Sherine Hamdy and Coleman Nye, Lissa: A Story of Medical Promise, Friendship, and Revolution (Toronto: University of Toronto Press, 2017).

Art by Sarula Bao and Caroline Brewer

Jadaliyya (J): What made you write this book?

Coleman Nye (CN) and Sherine Hamdy (SH): We were struck by the tensions and affinities between our anthropological projects on the ethical dimensions of medical technologies in two very different settings. Our major dilemma was: how do we make these two worlds—genetics in the United States (Nye) and transplants in Egypt (Hamdy)—converge in a compelling, realistic, and accessible way? We knew we wanted to do it in graphic form. In our teaching, we have both been struck by how the combination of text and image in graphic memoirs can powerfully convey the visceral, temporal, and social dimensions of illness. At the same time, the levity of the genre makes it easier to engage with difficult topics such as cancer (Mom’s Cancer) or political violence (Maus). We ultimately decided to create a fictional narrative in which there were two main characters, each based on our research, whose worlds were deeply intertwined through proximity and friendship, and whose life trajectories reflected the broader medical dilemmas we wanted to explore. Fiction gave us the freedom to craft an absorbing, relatable character-driven narrative, and the flexibility to adapt the narrative in ongoing conversation with the illustrators, Caroline and Sarula, as well as with our interlocutors in Egypt.

J: What particular topics, issues, and literatures does the book address?

CN and SH: While the book is informed by medical anthropology, it exceeds disciplinary boundaries. It explores a range of themes around illness and biotechnology in a global context, but also explores the political, social, and environmental dynamics of suffering and resistance through the lens of the Egyptian revolution. A brief plot synopsis shows how this is all grounded in a story of friendship. Anna is an American grappling with how to manage her genetic risk for breast and ovarian cancer, and Layla is her Egyptian best friend from a very different class and religious background who is dealing with her father’s kidney disease and decisions around organ transplantation. Neither character fully understands the other’s medical situation, which is a source of tension in their relationship. All of this takes place as the 2011 Egyptian Revolution erupts, and both women find themselves reckoning with the broader promises and dangers of enacting a different future through political protest.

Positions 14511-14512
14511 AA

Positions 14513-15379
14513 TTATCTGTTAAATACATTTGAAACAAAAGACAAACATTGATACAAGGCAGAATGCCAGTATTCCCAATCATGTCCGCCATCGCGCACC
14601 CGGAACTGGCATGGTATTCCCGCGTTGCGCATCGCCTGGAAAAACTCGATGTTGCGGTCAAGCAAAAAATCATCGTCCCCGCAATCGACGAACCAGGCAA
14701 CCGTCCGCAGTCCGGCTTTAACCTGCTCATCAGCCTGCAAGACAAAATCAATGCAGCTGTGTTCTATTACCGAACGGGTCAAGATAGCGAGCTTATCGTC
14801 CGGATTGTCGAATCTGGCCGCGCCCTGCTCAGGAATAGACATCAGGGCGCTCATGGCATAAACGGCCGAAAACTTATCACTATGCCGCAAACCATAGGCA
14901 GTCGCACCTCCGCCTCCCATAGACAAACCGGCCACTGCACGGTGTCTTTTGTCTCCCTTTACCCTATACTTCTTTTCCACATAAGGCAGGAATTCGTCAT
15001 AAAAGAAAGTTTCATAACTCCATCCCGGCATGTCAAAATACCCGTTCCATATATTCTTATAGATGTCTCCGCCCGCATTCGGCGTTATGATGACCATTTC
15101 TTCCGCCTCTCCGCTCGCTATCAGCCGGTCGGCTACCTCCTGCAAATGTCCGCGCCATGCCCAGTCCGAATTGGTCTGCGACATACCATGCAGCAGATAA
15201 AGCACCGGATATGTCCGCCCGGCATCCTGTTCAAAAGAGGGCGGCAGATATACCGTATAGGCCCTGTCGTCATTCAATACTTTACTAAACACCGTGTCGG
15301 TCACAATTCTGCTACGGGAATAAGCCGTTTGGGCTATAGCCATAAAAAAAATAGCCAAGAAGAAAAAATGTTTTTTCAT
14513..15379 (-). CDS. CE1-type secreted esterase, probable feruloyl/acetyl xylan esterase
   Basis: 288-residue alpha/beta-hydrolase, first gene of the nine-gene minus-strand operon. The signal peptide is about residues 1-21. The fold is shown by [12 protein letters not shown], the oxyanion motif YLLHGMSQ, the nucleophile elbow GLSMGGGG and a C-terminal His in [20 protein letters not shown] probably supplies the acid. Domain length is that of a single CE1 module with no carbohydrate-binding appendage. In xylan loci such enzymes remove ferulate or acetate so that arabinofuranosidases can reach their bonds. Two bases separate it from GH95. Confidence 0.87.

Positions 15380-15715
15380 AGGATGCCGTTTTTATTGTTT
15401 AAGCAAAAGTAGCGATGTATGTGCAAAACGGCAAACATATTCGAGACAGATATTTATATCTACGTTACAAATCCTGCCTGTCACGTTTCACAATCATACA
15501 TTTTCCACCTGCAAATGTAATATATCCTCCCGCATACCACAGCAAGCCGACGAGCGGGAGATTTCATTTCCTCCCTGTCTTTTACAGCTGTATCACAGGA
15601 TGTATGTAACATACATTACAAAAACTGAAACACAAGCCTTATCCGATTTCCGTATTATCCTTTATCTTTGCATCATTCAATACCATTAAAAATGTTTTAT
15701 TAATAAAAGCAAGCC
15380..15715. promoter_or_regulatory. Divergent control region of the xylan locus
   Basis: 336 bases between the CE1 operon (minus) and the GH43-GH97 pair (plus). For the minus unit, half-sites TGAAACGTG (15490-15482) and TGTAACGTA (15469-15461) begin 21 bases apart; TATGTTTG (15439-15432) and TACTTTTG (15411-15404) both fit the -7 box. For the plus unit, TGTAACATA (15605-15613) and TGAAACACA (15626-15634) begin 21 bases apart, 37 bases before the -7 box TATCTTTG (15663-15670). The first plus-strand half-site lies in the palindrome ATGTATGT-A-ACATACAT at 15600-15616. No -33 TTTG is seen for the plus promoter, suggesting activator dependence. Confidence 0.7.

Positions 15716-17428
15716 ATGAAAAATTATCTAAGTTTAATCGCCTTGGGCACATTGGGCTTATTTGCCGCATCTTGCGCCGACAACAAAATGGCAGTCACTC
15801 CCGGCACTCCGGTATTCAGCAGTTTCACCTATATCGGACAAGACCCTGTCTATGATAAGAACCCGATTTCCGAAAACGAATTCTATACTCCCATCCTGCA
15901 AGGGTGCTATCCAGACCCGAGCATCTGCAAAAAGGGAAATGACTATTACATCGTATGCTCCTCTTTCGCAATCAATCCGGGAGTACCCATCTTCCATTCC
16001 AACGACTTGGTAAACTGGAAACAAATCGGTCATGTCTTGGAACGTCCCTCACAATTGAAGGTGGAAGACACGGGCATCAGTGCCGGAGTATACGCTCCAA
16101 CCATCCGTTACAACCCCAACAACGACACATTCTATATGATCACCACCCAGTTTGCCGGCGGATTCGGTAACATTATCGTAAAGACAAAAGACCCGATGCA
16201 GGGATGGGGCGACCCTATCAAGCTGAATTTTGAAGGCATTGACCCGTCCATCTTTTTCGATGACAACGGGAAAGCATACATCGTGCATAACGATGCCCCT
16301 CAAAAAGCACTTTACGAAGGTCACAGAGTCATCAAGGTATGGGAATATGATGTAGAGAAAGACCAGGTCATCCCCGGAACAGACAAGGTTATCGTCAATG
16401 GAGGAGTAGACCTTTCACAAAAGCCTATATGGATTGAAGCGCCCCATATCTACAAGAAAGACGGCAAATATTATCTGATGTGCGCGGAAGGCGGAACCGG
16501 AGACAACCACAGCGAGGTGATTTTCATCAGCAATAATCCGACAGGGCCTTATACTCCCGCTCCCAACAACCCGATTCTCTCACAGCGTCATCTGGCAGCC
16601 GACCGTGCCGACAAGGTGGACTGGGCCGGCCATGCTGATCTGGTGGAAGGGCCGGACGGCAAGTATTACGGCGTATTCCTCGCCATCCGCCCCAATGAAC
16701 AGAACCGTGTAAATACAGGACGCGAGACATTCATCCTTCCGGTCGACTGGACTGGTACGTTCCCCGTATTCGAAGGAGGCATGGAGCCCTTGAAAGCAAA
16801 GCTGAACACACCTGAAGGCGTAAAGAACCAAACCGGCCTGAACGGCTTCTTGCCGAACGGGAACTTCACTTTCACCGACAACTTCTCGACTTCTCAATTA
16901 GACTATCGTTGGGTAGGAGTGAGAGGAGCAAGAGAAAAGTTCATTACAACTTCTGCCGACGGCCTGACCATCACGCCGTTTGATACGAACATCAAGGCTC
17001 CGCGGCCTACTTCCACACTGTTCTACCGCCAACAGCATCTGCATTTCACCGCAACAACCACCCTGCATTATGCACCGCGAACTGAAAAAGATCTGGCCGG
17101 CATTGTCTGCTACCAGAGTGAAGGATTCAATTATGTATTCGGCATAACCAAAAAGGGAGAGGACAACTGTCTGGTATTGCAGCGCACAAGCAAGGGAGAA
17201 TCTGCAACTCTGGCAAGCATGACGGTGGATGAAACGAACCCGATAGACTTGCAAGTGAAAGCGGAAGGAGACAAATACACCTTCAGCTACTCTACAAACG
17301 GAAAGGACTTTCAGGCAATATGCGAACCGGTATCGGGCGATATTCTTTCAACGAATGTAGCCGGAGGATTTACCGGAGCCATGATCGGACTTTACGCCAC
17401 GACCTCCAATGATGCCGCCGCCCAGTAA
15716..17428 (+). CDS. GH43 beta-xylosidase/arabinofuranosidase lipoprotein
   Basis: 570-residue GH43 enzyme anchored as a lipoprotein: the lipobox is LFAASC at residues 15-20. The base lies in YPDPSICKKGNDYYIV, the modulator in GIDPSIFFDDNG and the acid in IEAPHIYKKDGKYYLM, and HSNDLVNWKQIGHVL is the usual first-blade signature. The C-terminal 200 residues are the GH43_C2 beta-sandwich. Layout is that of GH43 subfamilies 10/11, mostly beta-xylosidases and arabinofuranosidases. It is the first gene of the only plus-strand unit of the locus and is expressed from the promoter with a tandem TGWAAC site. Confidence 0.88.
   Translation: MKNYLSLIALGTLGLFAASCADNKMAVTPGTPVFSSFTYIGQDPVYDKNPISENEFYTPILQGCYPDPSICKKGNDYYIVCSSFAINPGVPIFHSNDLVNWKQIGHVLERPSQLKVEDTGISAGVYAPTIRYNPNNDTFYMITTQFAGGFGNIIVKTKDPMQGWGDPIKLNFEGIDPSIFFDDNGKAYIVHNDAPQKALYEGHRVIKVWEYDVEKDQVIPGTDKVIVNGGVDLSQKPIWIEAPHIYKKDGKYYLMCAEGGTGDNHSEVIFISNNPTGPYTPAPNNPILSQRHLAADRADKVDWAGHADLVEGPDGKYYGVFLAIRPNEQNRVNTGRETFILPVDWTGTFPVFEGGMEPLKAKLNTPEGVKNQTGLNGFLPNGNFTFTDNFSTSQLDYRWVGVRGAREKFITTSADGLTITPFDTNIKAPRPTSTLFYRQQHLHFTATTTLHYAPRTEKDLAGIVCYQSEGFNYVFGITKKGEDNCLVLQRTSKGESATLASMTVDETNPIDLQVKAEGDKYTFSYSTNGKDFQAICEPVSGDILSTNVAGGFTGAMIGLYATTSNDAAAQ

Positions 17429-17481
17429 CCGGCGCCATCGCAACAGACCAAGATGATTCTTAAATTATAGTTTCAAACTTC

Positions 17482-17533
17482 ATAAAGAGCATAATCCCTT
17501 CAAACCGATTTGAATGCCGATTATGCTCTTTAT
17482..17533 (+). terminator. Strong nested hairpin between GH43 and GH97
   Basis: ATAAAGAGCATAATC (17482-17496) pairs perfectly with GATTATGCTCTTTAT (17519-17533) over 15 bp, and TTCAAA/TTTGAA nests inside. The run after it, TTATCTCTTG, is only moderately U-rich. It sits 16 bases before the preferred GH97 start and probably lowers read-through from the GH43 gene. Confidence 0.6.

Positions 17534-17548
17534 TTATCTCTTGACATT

J: How does this book connect to and/or depart from your previous work?

CN and SH: What is perhaps unusual about this book is that it is topically and thematically the same as our previous academic research, but it adapts it into graphic narrative form. In this way, it is interesting to read it alongside our other publications because it in some ways rhymes with those works and in other ways gives them greater depth and clarity. For example, in two-page spreads, we visually convey the same anthropological ideas around the social and environmental factors that shape disease that we did in thirty-page academic articles.

This project also allowed for more dynamic, collaborative forms of authorship and citation than in our more conventional work. Lissa not only required us to connect across different languages and perspectives—the academics’ and the artists’—but also allowed us to reconceptualize what counts as knowledge. For example, throughout the book, we visually cite Egypt’s graffiti artists and incorporate real revolutionary actors—including protestors, academics, and doctors—as characters in Lissa as a way to acknowledge their political actions and intellectual contributions to the revolution and to our project.

J: Who do you hope will read this book, and what sort of impact would you like it to have?

CN and SH: Honestly, everyone! One of the strengths of the graphic novel format is that it allows for multiple layers of engagement—a middle schooler can read it as a compelling story and learn some things about the Egyptian revolution, a doctor can take away new insights about the social and ethical dimensions of health, or an anthropologist can read this as social theory in-action. Also, the same reader can read it several times and find new things each time. Maybe they start to notice the symbolism of cats or eyes in the book, or they draw unexpected connections to their own experiences.

Sarula Bao (SB) and Caroline Brewer (CB): As illustrators who are not from the same ethnic and cultural background, one of the most important things for us was honoring the Egyptian people and their stories. Ultimately, we hope that we were able to use our art to amplify their voices. The biggest impact that we hope it will have will be as a narrative where people can see themselves, and we think this is particularly important for North African, Southwest Asian, and Muslim girls who might see themselves in Layla’s narrative treated with respect and care.